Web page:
skip to Main Content

The rise of brand nationalism

Brand nationalism is growing in our increasingly multipolar world.

Not since the end of the Cold War has the geopolitical stage witnessed such a dramatic reshuffling of power. The world is now firmly multipolar, with several power brokers vying to shape the new order, coalesce ecosystems, influence culture, and dominate trade. Nationalism is expected to continue its spread as more than 40 countries go to the polls in 2024, the largest number of people voting in history. The era of hyper-globalization has now been replaced with “slowbalization” or “localism.” Slogans such as “America first”, “China first”, “India first”, or “Russia first” are shaping trade and economic strategies.

brand globalization

These forces are creating parallel economic worlds, each with their own galaxies of brands. Increased protectionism, unreliable global supply chains and rising populist sentiment mean that consumers in each of these ecosystems are going about their lives surrounded by brands unique to their own world. Brand nationalism means that travelers moving from one regional vortex to another will find themselves in a different multi-verse of brands.

The growth of local brands—India

Take India, for example. If you are dropping into this world from the West, you will certainly see Starbucks, Uber, and Amazon, but these brands won’t dominate the landscape. Instead, you won’t be able to miss Café Coffee Day, Ola and Flipkart. According to a recent survey, 60% of Indian consumers across all age-groups are seeking to replace foreign brands with indigenous brands, and 41 per cent are even willing to pay a premium for them. The government is supporting local brands in an effort to reduce imports with initiatives such as Atmanirbhar Bharat (self-reliant India), Make in India, and Vocal for Local.

The growth of local brands—Russia

In Russia, this process has been accelerated by force of circumstances. As Western brands have pulled out, and Putin’s propaganda has become ever more vociferously hostile towards the West, Russian brands have rushed in to fill the gap. Lookalike brands include Swed House offers products almost identical to those of IKEA. It has signed contracts with IKEA’s former production sites. McDonald’s has given way to Vkusno & Tochka (Tasty Period). Krispy Kreme has been replaced by Krunchy Dream; Lush by Oomph. Starbucks has been supplanted by Stars Coffee, whose social media bio reads “the bucks have left, but the stars remain.” These new brands are still much smaller than their predecessors. Swed House employs 100 people among 10 shops, but plans to double the number this year. As Alexandra Prokopenko, of the Carnegie Russia Eurasia Center says, “what’s happening is a kind of nationalization of the Russian economy.”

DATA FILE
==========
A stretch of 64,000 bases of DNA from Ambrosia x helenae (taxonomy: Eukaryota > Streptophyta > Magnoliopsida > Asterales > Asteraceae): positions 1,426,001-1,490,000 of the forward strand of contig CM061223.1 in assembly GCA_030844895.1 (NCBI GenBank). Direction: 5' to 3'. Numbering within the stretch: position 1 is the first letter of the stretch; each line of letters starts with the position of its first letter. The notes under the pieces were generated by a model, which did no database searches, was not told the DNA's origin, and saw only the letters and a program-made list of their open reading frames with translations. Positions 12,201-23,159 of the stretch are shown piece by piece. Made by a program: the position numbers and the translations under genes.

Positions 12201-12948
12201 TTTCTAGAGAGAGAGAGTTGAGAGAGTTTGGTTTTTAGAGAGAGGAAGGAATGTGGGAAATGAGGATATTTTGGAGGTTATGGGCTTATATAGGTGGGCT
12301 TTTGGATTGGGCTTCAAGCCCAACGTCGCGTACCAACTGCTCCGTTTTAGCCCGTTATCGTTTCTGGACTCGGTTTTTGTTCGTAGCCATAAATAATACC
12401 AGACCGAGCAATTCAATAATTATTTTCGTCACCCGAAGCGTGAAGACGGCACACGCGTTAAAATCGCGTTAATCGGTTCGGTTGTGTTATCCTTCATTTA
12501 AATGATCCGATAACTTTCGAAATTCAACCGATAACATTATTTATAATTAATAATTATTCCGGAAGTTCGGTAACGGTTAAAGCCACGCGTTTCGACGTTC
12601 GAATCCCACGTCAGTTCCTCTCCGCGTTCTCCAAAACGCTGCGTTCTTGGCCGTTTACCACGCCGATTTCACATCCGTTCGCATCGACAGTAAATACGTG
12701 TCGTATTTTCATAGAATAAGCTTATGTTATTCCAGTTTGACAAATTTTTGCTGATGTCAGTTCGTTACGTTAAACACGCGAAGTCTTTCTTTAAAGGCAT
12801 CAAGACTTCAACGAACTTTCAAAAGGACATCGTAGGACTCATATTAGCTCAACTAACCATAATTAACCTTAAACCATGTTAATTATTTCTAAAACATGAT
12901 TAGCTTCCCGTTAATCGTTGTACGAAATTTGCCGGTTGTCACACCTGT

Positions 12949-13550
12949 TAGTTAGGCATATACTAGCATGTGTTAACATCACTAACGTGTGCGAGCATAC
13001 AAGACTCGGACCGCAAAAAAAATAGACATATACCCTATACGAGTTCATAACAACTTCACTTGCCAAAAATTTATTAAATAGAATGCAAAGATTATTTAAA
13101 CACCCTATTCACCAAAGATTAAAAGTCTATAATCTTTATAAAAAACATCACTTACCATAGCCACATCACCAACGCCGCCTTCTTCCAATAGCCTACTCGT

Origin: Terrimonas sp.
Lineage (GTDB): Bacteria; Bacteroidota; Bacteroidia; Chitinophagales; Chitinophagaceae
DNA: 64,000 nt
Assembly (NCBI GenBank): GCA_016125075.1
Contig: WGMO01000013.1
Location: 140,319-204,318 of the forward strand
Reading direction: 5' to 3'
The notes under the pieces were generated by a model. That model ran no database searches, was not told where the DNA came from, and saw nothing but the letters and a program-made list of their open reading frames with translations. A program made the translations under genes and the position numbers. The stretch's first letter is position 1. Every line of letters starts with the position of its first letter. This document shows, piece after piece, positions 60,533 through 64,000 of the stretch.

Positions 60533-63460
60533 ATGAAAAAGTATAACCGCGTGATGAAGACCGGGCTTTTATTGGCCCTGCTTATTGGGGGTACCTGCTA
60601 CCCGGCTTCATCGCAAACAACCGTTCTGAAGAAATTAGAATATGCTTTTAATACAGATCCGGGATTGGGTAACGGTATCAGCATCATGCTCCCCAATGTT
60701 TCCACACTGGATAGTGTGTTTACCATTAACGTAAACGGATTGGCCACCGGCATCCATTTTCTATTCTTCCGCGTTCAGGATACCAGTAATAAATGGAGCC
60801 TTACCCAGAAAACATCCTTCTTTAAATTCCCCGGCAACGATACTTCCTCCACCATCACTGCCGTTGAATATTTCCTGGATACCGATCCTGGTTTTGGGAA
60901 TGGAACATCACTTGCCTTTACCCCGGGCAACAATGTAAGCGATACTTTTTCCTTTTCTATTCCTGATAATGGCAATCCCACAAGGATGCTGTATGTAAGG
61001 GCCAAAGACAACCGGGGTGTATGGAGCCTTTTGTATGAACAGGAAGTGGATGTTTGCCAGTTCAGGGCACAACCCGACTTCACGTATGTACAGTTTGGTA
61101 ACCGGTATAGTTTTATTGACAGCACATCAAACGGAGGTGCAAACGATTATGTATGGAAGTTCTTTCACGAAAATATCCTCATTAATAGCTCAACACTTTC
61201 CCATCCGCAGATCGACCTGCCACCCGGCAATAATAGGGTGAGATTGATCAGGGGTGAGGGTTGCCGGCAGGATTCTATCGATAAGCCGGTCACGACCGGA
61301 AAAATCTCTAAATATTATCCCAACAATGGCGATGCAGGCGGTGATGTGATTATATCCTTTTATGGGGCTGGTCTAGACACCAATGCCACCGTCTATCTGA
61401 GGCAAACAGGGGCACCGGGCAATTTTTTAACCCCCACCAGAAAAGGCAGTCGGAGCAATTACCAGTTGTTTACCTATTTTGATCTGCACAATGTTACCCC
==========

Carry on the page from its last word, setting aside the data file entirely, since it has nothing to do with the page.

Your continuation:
What brand nationalism means for global brands

Brand nationalism must figure into the plans of any brand with ambitions to play in a different brand galaxy. They will need to adapt their offerings and messages to fit the national zeitgeist. The idea of localization is not new. But what is new is the greater weight of patriotic fervor, antipathy towards other world powers, and indignant resistance to a global brand invasion. To counter this, global brands must try to instill a sense of belonging and community, source locally available raw materials, partner with local distribution channels, and communicate all this to consumers. And they must continue to offer local variations of products, like McDonald’s with Turmeric Latte and Masala Kadak Chai in India, McCurrywurst in Germany, Teriyaki McBurger in Japan, and the McFalafel in Egypt.

These brand galaxies are becoming breeding grounds for creating and launching of these local brands back out into other regions. As brands grow and mature within each of these parallel vortexes, they eventually reach the scale and ambition to invade other worlds. One such example is China, and our next piece investigates the brand nationalism trend there in more depth.


Back To Top